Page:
Mark Bradford's Venice Biennale 2017 Presentation To Be Shown in Baltimore

September 14, 2018

An often posed question concerning the relevance of painting nowadays is being interpreted differently and is largely affected by the fact that this traditional medium has a leading role in the global art market. Regardless of the aesthetic pleasure which a painting certainly evokes, the matter of its social and political engagement remains constantly debatable.

A good example of the sophisticated painterly practice which reflects class, racial and gender-based issues in an urban society can be traced in the oeuvre of artist Mark Bradford. In 2017, he represented the United States at the Venice Biennale with the installation titled Tomorrow Is Another Day. Now, it will be shown once again at The Baltimore Museum of Art.

Mark Bradford - Go Tell it on the Mountain
Mark Bradford - Go Tell it on the Mountain. 2016. Mixed media on canvas. 308.6 x 365.8 cm / 121 1/2 x 144 inches. Glenstone Museum, Potomac, Maryland. Courtesy the artist and Hauser & Wirth. Photo: Joshua White.

Social Articulation Expressed Through Painting

Mark Bradford is an established figure known for large-scale abstract paintings based on a mixture of fragments of found posters, billboards, newsprint, and custom-printed paper.

As it was mentioned, all of his works are engaged and function as some sort of social commentary which is also related to the fact that Bradford is the co-founder of the Los Angeles-based nonprofit Art + Practice, an organization which encourages cultural education by supporting the needs of foster youth living predominantly in South Los Angeles.

In general, all of his doings reflect an interest in art as a tool for individual and collective betterment.

Mark Bradford - Leucosia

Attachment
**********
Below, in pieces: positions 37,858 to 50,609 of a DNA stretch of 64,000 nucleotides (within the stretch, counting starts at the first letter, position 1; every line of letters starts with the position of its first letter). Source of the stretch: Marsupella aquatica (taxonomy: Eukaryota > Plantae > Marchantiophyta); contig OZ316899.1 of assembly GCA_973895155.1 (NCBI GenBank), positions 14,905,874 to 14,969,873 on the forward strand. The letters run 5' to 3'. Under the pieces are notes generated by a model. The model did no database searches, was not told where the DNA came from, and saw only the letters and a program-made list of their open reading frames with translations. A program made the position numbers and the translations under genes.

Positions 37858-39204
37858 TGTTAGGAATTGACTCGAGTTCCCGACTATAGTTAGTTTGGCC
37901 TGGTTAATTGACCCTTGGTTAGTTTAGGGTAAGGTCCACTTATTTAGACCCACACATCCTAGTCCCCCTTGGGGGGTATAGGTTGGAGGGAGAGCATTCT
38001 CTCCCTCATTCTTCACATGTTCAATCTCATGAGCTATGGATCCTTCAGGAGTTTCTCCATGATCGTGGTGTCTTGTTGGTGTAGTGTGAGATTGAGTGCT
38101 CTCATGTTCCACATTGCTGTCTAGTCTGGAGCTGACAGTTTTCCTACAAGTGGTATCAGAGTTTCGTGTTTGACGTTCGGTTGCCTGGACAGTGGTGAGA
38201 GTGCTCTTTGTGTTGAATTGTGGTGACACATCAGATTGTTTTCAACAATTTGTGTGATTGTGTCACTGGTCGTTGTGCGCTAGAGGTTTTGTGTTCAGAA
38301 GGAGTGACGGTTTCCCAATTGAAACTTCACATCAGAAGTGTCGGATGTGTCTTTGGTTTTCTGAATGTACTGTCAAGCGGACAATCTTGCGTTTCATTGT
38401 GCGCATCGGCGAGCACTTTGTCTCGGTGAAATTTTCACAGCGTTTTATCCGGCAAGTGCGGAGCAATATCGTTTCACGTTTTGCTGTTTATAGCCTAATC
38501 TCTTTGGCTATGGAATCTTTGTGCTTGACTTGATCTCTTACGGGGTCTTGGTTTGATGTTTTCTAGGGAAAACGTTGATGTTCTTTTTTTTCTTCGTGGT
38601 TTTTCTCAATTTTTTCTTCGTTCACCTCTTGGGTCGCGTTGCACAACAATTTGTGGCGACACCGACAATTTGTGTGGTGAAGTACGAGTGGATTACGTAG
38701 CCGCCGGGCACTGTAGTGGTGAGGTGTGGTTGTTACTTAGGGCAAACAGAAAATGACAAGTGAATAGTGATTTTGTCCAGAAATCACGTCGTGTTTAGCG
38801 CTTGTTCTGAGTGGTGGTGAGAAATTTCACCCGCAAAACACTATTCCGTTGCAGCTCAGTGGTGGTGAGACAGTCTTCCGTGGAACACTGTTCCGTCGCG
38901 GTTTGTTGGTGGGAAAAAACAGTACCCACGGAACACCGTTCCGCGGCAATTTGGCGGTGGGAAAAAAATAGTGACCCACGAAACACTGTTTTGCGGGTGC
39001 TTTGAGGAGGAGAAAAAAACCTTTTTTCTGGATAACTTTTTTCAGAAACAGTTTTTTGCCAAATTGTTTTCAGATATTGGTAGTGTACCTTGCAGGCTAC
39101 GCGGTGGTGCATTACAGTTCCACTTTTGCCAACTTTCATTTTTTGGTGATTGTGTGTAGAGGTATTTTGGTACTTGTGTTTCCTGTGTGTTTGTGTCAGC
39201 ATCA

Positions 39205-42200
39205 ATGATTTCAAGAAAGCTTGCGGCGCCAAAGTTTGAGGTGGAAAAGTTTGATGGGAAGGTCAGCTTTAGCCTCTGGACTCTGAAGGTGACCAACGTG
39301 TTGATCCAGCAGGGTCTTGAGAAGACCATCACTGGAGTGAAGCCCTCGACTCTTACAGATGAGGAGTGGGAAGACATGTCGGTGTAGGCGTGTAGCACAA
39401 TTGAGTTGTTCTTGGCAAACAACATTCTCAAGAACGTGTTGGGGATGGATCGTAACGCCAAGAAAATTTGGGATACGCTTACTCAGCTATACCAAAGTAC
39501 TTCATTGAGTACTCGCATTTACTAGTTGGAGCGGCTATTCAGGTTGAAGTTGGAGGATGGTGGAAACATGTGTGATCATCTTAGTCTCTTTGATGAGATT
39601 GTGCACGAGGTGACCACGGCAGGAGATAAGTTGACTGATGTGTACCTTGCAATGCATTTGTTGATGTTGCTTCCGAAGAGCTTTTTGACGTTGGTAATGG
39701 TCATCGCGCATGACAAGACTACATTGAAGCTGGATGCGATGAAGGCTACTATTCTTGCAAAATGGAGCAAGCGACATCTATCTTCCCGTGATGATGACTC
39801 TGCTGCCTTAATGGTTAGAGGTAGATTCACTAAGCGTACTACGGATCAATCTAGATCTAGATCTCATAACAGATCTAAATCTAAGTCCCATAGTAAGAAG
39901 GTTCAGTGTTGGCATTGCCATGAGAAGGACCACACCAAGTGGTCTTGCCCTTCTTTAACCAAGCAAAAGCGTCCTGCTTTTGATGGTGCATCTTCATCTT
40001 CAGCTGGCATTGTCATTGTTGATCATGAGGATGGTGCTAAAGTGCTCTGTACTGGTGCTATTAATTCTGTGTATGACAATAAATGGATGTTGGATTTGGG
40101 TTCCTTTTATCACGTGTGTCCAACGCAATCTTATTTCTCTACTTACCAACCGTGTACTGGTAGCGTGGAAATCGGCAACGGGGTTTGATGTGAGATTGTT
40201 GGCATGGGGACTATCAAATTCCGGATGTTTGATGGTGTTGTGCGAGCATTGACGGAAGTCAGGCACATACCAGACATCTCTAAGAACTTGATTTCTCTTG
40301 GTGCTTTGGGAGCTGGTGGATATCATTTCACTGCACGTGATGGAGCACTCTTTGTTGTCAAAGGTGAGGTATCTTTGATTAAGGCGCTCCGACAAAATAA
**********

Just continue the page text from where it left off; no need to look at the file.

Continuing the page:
Mark Bradford - Leucosia. 2016. Mixed media on canvas. 259.1 x 365.8 cm / 102 x 144 inches. Courtesy the artist and Hauser & Wirth. Photo: Joshua White

About The Installation

This complex installment is based on a multi-layered narrative and is expressed through a variety of media from painting to sculpture and video. By articulating the positions of socially marginalized groups, Bradford creates a distinction with devastating consequences of social and economic injustice.

The exhibition starts with the object Hephaestus which is engraved with the artist’s poem that draws from the story of Hephaestus, son of the Greek goddess Hera, who was cast from Mount Olympus for being born lame. The following work is called Spoiled Foot and it is a suspended swollen mass with a black and red pockmarked surface that bears down on the visitor, yet another reference to the story of Hephaestus.

The Odyssey series consists of three shimmering black-purple paintings which surround the sculpture Medusa, a heaping and tangled mass of black bleached paper. The monumental abstract canvases which carry the exhibition title are followed by the last work - video titled Niagara, which deals with Black identity.

Mark Bradford - Niagara
Mark Bradford - Niagara. 2005. Video, color, no sound. 3:17 minutes. The Baltimore Museum of Art: Purchased as the gift of Pamela J. Joyner and Alfred J. Giuffrida, BMA 2017.36 © Mark Bradford. Courtesy the artist and Hauser & Wirth

Mark Bradford at The Baltimore Museum of Art

It is important to point out that this exhibition will be followed by Bradford’s engagement with the local community of Baltimore and that it will be conducted in partnership with Greenmount West Community Center (GWCC), a community art space for children and families two miles south of the museum.

A US debut of the Venice Biennale 2017 work is co-curated by Christopher Bedford, BMA, Dorothy Wagner Wallis, Director and Commissioner of the U.S. Pavilion, and Katy Siegel, BMA Senior Programming and Research Curator and Thaw Chair of Modern American Art at Stony Brook University.

Mark Bradford: Tomorrow Is Another Day at The Baltimore Museum of Art will be open from 23 September 2018 until 3 March 2019.

Featured image: Mark Bradford - Spoiled Foot. 2016. Mixed media on canvas, lumber, loan sheeting and drywall. Dimensions variable. Courtesy the artist and Hauser & Wirth. Photo: Joshua White. All images courtesy The Baltimore Museum of Art.

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